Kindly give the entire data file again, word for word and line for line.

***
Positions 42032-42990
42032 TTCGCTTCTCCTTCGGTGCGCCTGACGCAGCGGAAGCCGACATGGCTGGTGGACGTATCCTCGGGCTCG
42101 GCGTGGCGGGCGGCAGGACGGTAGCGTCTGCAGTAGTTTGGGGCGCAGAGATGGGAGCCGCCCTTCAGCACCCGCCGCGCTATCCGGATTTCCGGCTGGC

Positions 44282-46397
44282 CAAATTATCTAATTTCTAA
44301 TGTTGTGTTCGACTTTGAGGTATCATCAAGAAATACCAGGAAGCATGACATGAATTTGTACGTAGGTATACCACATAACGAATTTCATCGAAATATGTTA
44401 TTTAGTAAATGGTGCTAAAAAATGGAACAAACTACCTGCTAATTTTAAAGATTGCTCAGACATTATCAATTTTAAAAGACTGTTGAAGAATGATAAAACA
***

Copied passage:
Positions 42032-42990
42032 TTCGCTTCTCCTTCGGTGCGCCTGACGCAGCGGAAGCCGACATGGCTGGTGGACGTATCCTCGGGCTCG
42101 GCGTGGCGGGCGGCAGGACGGTAGCGTCTGCAGTAGTTTGGGGCGCAGAGATGGGAGCCGCCCTTCAGCACCCGCCGCGCTATCCGGATTTCCGGCTGGC

Positions 44282-46397
44282 CAAATTATCTAATTTCTAA
44301 TGTTGTGTTCGACTTTGAGGTATCATCAAGAAATACCAGGAAGCATGACATGAATTTGTACGTAGGTATACCACATAACGAATTTCATCGAAATATGTTA
44401 TTTAGTAAATGGTGCTAAAAAATGGAACAAACTACCTGCTAATTTTAAAGATTGCTCAGACATTATCAATTTTAAAAGACTGTTGAAGAATGATAAAACA